Good Earth then delivers a single package with a price that includes car rental, accommodations, meals (if requested) and activities for each location.

“They have a whole menu of activities to choose from and a few possible upgrades available. For instance, they might prefer a private guide to hiking in a small group. We are buying at wholesale and we’re building in a mark‑up that covers our services. Within that, we include the assistance in helping them choose activities and the coordination between all the destinations – plus they can phone us at any time. It is an open door policy once they book with us.”

About three to four weeks before they arrive, Obbagy says customers receive a travel package with guide books, maps with the routes highlighted and (what he calls) a TravelJournal: “It is a custom‑bound document specifically tailored for them with driving directions, instructions specific to their trip and all the vouchers that they just tear off, with tips for each destination they are visiting. When they don’t have anything scheduled, they can explore on their own. We also include special short driving tours they might want to take or short hikes, walks, suggestions for local restaurants or coffee shops. We try to focus on the local stuff and stay away from chains, so we can really get them involved in the destination.

“The one final inclusion – and one of our biggest features – is our TripConcierge, whereby customers have 24/7 access to a live person while travelling, for whatever reason. We recently had some customers who had difficulty following driving directions or a map, phoning us twice a day for guidance. Or, something may be wrong at the hotel or they may not be happy with the room; we just tell them to call us, so they don’t have to worry about it. They can go out for dinner, enjoy the evening and it’ll be all taken care of when they get back. It is the support element in what we do that is probably one of the most important reasons why people choose us.”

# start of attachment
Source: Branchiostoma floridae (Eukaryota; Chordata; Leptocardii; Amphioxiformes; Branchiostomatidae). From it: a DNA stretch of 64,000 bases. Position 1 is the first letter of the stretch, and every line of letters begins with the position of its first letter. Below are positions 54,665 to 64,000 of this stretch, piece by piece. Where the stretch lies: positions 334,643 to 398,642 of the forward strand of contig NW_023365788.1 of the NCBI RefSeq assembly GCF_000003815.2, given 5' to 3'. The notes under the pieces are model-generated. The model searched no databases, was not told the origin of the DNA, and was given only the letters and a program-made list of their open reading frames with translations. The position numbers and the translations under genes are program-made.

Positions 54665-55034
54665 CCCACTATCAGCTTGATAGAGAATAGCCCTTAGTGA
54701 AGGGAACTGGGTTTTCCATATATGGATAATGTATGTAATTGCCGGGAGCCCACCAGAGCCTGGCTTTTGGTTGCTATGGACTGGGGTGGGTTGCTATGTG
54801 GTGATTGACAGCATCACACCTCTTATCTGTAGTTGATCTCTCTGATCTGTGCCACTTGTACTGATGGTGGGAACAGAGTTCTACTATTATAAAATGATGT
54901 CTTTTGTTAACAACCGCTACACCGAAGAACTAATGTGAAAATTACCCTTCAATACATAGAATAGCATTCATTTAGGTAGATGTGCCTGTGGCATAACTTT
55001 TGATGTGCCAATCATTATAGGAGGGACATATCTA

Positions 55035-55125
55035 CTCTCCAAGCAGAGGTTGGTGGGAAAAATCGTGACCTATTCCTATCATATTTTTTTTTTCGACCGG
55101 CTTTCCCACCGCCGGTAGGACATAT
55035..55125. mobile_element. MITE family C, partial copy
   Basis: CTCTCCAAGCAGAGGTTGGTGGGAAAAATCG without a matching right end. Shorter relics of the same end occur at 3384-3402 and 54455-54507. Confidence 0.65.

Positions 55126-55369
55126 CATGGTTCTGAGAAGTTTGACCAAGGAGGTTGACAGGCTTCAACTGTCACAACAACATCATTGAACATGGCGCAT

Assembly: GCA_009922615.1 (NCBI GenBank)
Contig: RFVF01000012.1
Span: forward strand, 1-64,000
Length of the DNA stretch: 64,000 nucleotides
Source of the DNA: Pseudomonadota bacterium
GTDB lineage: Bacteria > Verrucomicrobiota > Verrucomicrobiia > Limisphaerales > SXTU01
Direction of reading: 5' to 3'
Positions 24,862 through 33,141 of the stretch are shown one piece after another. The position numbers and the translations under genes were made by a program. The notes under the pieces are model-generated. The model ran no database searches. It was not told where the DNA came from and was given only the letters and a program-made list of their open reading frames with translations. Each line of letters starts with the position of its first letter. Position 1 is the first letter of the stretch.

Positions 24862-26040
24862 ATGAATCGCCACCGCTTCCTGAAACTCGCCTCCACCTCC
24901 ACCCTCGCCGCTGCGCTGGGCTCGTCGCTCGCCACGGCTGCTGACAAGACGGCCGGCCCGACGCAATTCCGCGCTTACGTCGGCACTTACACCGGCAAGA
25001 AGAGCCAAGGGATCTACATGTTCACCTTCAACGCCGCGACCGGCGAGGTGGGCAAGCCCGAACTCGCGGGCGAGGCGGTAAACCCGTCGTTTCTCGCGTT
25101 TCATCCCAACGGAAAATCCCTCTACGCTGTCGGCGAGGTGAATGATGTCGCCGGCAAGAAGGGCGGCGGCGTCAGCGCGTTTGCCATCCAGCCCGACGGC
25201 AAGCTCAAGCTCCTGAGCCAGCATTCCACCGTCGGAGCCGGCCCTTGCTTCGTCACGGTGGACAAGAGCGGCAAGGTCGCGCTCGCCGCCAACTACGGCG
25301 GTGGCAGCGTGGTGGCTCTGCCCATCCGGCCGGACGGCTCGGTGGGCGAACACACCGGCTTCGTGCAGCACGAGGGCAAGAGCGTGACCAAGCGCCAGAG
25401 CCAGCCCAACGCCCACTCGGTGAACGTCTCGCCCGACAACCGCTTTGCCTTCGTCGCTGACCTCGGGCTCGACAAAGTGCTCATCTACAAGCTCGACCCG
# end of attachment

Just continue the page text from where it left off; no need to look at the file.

Obbagy is well aware of the amount of preparation work required for people who travel independently. “I know there are a lot of folks who don’t have that much time on their hands. There are many FIT companies out there doing a good job, but I wanted to hit the next level of support that would allow people to have real choice. I very much believe in the concept of being a traveller, as opposed to being a tourist. I believe that there are many people out there who understand that difference, even if it is not constantly on their mind.”